MR. IGNATIUS: Welcome to Washington Post Live. I’m David Ignatius, a columnist for the Post. My guest today is my friend Lawrence Wright, an investigative journalist for The New Yorker and the author of an extraordinary new book called “The Plague Year: America in the Time of Covid.” There’s so many extraordinary books, plays, one-man shows, other aspects of Larry’s resume. I just have to tell the audience my own favorite is that he is the keyboard player in the Austin-based blues band WhoDo. So, Larry, welcome to Washington Post Live.

MR. WRIGHT: It's good to be with you again, David.

MR. IGNATIUS: So, let's begin as your book does with the origin story of COVID in Wuhan, China. You tell that story movingly about a Chinese researcher, Ai Fen; the heroic martyr doctor, Dr. Li Wenliang. I want to ask you with all that we're learning what your own judgment is on the core question of whether this began with an accident in nature that got into a seafood market or some other transmission path or an accident in a laboratory that led to the infection of people through that route. Do you have a judgement about which is--which is the right explanation?

MR. WRIGHT: David, I think they're both plausible. You know, bats are 20 percent of all the mammalian species, and they harbor an immense number of viruses. So--yeah, and we've certainly had experiences of having diseases leap out of bats into humans directly or through an intermediate animal, and yet there's no--there's no evidence so far that that's what happened. We haven't found the virus in nature.

Lab leaks are far more common than a lot of people would like to think. We've had lab links in this country. CDC and Fort Detrick, you know, Ebola for instance leaked out, and in the U.K., you had several incidents where smallpox leaked out of labs. SARS-1 leaked out of--on four occasions in China. So those things can happen. Chinese behavior has been very worrisome to me, the ways in which they have failed to disclose certain facts such as the illness of researchers in that Wuhan lab that we are often talking about. In November, they were ill enough with COVID-like symptoms to go to the hospital. They were doing experiences called gain of function on coronaviruses to see what it would take to make them into a human virus. So, I don't think we're ever going to find the answer, David, unless we do find it in nature. If we find a coronavirus really close to COVID-19 or SARS-COVID-2 as it is scientifically known, then we can say, yes, that's it, that's where it came from. But I doubt that, if we fail to find that, we'll ever really know the final answer to that question.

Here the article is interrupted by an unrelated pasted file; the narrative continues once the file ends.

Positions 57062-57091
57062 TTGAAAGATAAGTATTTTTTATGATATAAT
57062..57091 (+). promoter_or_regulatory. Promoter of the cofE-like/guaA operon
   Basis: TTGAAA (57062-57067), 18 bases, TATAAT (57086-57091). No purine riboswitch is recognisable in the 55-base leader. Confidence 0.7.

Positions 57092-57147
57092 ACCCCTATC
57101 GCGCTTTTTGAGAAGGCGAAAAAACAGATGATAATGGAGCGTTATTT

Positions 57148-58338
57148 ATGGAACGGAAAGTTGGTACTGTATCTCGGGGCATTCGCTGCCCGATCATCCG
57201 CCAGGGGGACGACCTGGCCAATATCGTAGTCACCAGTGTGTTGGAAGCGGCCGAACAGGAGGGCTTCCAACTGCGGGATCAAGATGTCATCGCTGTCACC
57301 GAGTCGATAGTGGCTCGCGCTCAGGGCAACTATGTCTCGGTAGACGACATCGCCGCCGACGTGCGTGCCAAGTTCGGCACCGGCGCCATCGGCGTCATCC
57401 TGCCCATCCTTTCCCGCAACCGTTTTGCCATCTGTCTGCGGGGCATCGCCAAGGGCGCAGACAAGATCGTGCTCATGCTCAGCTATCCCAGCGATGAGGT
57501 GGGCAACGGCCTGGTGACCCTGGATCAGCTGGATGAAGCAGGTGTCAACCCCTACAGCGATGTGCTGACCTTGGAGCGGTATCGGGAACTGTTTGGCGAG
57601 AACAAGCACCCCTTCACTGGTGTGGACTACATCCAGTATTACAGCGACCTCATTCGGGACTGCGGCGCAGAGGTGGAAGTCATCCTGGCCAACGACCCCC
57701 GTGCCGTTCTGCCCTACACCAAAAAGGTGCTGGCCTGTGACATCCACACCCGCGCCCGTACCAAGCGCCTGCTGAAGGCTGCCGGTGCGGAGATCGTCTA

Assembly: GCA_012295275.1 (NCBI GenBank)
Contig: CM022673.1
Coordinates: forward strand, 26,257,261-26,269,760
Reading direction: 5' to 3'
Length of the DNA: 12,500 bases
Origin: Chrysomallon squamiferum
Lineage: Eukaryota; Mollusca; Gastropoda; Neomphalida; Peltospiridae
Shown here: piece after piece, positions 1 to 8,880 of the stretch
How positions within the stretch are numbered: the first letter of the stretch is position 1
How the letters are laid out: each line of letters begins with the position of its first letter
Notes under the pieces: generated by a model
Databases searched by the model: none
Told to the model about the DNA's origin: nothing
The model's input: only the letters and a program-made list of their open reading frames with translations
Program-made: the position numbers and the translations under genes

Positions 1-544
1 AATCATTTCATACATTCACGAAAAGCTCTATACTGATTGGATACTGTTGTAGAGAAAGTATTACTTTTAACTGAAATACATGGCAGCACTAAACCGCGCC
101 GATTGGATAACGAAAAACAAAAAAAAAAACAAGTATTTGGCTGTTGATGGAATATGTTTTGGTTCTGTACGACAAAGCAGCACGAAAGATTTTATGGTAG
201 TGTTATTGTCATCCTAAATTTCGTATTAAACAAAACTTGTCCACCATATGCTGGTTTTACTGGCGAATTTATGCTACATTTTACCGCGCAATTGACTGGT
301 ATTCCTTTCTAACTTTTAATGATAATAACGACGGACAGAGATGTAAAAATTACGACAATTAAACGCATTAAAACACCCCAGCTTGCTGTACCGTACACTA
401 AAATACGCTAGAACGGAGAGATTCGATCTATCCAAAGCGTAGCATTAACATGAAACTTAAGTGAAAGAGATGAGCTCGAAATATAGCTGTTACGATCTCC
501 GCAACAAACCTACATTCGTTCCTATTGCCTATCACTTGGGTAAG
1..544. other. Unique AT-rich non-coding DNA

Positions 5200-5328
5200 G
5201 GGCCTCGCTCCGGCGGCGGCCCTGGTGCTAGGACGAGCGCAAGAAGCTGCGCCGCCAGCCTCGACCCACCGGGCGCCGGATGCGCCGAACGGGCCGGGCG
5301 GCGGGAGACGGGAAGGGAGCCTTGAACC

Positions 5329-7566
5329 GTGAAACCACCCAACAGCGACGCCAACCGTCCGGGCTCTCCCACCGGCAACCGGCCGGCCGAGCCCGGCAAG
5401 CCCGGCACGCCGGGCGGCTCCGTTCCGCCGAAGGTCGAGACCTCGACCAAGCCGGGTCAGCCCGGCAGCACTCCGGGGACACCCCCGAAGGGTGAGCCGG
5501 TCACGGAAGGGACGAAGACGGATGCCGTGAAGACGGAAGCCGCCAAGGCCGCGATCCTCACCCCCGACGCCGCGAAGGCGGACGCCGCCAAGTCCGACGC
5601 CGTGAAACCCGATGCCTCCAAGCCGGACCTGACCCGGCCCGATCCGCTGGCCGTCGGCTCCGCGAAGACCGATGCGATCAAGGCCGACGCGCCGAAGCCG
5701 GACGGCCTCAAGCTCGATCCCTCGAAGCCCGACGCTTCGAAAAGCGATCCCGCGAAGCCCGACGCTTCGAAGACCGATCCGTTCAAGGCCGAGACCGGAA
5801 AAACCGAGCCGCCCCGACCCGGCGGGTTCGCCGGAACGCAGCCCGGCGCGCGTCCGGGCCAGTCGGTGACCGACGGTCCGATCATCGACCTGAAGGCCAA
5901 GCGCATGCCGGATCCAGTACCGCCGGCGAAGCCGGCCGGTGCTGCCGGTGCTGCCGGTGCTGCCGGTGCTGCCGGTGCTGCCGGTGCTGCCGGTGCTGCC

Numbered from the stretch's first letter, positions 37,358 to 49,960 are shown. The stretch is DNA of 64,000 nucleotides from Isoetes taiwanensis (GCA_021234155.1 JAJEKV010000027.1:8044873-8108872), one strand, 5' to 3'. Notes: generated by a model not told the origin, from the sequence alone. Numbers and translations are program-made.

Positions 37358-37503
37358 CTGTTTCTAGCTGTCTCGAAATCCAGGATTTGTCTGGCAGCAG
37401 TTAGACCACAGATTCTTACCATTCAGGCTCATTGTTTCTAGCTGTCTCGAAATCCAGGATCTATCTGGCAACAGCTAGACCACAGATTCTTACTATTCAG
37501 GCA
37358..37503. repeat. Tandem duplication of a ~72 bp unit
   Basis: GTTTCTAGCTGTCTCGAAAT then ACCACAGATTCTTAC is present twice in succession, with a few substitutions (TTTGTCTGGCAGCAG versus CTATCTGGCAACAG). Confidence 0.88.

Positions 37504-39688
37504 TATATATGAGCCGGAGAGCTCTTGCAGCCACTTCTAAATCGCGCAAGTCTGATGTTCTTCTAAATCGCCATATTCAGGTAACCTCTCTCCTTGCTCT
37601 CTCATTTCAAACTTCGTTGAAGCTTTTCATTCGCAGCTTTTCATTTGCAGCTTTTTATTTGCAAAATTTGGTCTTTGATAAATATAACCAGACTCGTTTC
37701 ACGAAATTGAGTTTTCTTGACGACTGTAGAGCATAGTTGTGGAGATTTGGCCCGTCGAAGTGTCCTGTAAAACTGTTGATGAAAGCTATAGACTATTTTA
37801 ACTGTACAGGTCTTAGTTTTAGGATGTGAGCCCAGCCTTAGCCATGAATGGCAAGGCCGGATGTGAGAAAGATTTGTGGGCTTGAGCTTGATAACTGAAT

MR. IGNATIUS: Two related questions come from one of our audience members, Elias Meezan of California, who asks what about the role of the WHO. The WHO was asked to investigate the origins of COVID, and the question is, did they weigh heavily enough on the Chinese government? Was their reporting credible?

And then a question that you began to answer, will we ever find out where the virus began? And I'd add to that, does it matter that we know where and how it began?

MR. WRIGHT: Well, you know, it does matter, David, although in either case if you have an answer--yes, it came from nature, or yes, it came from a lab--then we are aware of those dangers but not quite aware as we might be. I worry, for instance, with lab leaks, so many of these labs called BSL-4--that's the highest level of safety--are located in population centers like Wuhan with 11 million people but also Atlanta and places like that have, you know, very dangerous diseases in centers of cities. And I think we have to recalibrate a bit about that.

We also don't take seriously enough I think the consequences of global warming and the--which moves animals out of territories that they've previously been acclimated to and the encroachment of humanity or of civilization into previously sanctuary areas for animals. This--you know, we're always going to have those problems.